The best advice in dealing with this myth is to release yourself from what you can’t control and focus on what you can. For example, you can’t change the genetics that predisposes you to diabetes, but you can take charge of making it to appointments and take advantage of diabetes education and self-management resources available to you.

Myth 3: Having glucose levels in range is the only important goal for treating diabetes

Those with diabetes tend to focus a lot on their A1C – and rightfully so. Generally speaking, keeping A1C below 7% and time in range above 70% can help protect you from long-term complications of diabetes, according to the American Diabetes Association (ADA)

However, glycemic goals should be individualized based on a person’s unique situation and health, Nadolsky said. A hyper-focus on blood sugar (by both doctors and people with diabetes) can not only lead people to lose sight of their overall health, but it may also lead to a fixation on carb counting or disordered eating.

“There’s so much more to the disease process beyond just sugar control,” Nadolsky said. “We don’t actually have to have perfect sugars. We want to be holistic and focus on overall health.”

Myth 4: People with diabetes shouldn’t ever eat sugar or carbs

Sure, keeping blood sugar in the recommended range is a balancing act that may require dietary changes. But that doesn’t mean you can never have carbs or sweets. 

Those with diabetes know how to manage their diets, but that doesn’t stop disapproving stares or judgment from others when they want to indulge in birthday cake or pasta. Aside from feelings of frustration, this is another myth that can also impact mental health in the form of disordered eating habits, Nadolsky said.

And according to Johnson’s research, this myth can be particularly sinister because of the way it may impact a person’s ability to manage their diabetes effectively.  

“Affected individuals report being aware that others may be judging them based on those choices,” said Johnson. “Having people ask, ‘Should you be eating that much sugar?’ underscores the misperception that diabetes is caused by sugar consumption.” 

“These negative attitudes towards people with diabetes may keep affected individuals from performing those more visible aspects of diabetes self-care, such as injecting insulin, checking blood sugar levels, or wearing diabetes devices,” added Johnson.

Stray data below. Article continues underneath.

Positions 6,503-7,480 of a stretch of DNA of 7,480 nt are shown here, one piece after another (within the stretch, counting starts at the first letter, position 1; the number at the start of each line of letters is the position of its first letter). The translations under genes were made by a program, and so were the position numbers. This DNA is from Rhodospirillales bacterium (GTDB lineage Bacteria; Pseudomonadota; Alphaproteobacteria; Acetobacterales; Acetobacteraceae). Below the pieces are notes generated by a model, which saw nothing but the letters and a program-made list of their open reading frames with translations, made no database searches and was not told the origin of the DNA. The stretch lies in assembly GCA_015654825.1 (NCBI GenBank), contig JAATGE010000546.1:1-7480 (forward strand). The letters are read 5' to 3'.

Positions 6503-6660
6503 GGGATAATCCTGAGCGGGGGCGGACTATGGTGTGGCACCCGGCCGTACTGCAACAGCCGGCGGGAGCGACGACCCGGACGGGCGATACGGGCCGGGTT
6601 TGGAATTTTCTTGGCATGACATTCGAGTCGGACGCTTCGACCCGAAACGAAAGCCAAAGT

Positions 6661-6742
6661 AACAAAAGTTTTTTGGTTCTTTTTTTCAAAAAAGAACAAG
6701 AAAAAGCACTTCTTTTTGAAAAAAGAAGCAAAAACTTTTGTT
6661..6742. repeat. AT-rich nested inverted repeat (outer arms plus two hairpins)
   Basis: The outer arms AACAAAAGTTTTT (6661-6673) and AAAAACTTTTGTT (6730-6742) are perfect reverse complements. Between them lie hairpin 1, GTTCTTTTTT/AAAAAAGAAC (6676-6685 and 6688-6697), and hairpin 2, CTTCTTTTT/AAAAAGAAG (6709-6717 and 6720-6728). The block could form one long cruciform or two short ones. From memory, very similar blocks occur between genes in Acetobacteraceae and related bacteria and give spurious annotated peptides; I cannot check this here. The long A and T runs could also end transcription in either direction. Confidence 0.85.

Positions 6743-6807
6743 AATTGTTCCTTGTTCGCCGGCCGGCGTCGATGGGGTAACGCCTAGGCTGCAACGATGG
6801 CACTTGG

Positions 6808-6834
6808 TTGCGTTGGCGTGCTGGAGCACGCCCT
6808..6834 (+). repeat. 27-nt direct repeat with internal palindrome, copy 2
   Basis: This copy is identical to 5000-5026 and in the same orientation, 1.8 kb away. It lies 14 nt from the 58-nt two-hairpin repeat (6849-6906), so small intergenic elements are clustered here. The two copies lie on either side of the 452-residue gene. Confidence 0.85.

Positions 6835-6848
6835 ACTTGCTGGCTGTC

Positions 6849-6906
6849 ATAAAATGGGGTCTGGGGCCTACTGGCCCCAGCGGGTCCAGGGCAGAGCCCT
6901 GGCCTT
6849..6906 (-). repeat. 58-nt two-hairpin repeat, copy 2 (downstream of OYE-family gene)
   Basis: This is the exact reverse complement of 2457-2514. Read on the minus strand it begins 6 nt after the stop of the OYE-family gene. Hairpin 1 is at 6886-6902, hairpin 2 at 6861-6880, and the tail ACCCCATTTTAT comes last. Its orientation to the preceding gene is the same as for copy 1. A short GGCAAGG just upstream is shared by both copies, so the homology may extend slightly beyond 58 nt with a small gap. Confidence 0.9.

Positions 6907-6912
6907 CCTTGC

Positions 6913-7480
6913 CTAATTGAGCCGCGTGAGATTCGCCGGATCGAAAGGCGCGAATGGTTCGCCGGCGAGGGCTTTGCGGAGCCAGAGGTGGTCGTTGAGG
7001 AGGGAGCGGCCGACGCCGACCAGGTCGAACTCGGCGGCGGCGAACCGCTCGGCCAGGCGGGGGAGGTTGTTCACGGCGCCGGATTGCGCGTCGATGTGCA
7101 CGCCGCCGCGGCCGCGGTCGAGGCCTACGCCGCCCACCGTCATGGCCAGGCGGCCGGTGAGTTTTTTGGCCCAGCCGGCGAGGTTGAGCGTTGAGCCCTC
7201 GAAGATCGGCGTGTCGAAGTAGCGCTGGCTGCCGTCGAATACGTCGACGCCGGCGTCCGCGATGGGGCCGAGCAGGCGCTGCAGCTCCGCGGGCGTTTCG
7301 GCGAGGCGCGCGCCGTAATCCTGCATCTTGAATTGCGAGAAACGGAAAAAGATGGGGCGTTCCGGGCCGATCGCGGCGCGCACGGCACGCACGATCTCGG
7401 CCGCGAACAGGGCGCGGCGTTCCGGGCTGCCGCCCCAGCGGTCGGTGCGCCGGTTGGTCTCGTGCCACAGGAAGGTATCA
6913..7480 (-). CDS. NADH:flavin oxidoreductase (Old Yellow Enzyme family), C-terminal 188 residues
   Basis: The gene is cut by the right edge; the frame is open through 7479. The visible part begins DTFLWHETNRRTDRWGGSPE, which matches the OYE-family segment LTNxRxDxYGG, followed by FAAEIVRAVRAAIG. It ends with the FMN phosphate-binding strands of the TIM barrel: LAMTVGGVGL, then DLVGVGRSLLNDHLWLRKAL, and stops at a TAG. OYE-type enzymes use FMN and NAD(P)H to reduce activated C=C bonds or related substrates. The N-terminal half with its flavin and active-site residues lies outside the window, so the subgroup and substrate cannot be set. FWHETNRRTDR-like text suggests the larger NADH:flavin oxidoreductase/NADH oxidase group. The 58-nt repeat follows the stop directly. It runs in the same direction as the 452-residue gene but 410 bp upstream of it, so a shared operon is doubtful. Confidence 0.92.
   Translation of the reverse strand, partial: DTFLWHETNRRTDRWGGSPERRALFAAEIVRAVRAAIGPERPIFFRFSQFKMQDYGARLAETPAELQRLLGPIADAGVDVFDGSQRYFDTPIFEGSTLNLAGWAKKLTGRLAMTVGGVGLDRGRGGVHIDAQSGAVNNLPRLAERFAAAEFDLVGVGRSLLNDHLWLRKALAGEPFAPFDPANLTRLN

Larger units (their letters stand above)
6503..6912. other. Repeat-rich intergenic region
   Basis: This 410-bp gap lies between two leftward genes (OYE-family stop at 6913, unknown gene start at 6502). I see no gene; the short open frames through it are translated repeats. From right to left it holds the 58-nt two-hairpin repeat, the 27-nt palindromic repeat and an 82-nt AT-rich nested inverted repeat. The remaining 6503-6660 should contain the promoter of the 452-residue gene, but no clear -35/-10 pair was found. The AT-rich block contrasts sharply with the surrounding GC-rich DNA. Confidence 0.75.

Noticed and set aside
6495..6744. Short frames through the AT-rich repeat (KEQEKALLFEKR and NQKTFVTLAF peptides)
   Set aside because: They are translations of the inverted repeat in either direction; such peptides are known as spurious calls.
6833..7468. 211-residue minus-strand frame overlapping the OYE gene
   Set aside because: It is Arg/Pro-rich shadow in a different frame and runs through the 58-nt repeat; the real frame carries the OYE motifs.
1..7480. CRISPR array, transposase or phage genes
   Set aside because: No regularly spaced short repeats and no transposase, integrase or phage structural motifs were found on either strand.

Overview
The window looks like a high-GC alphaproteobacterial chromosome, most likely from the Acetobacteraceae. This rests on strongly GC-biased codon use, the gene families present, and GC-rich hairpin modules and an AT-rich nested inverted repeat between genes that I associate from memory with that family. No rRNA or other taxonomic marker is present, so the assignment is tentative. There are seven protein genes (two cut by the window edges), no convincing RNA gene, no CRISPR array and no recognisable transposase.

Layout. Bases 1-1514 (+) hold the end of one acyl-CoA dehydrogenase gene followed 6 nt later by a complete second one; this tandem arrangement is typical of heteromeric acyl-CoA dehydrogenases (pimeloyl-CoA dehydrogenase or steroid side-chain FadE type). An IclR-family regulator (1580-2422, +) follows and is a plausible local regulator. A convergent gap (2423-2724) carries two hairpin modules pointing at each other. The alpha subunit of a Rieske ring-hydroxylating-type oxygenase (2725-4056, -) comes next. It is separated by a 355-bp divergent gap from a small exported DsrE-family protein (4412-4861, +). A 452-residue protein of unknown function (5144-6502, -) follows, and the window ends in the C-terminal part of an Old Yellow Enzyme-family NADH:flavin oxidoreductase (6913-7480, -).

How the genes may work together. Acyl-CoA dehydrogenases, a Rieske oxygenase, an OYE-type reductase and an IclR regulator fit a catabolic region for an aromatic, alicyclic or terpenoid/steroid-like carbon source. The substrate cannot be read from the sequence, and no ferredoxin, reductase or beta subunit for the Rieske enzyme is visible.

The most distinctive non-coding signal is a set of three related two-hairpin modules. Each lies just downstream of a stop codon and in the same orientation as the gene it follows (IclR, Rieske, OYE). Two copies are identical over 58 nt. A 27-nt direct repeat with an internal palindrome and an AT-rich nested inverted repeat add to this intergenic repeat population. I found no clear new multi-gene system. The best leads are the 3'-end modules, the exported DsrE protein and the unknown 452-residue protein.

Myth 5: Exercise is the cure for diabetes

It’s true, research has shown that regular physical activity can help regulate blood sugar levels and improve insulin sensitivity. But exercise is not the panacea people would like it to be. 

“My patients often come in with almost an apology like, ‘I know I don’t exercise enough,’” Nadolsky said. “And I always tell them, it’s okay! Look, exercise is important, but it’s only part of the equation.”  

Instead, think of exercise as one of the many things you can do to support your mental and physical health. Try to find activities that you enjoy doing. If you dread the treadmill, don’t beat yourself up about skipping the gym. Instead, try a yoga class with friends to make it social and more fun, or go for a walk outside to get fresh air.  

What you can do

Myths and misconceptions don’t go away on their own – they must be dispelled and corrected. You can’t control the beliefs of everyone in your orbit, but educating yourself on diabetes self-care and management goes a long way. 

Knowing what you need to do to live a healthy life while managing your disease can help you feel free of stigma or shame and more in control. The other important thing to keep in mind: prioritizing your mental health. 

“People living with type 1 or type 2 diabetes are more likely to experience a mental illness, such as depression or anxiety,” Johnson said. “Left untreated, these conditions can lead to worsening mental and physical health.” 

“There are many different things that people can do to promote their mental health (like meditation and developing social connectedness),” she added. “But maintaining regular physical activity and a healthy, well-balanced diet are practices that serve a dual purpose of supporting diabetes management.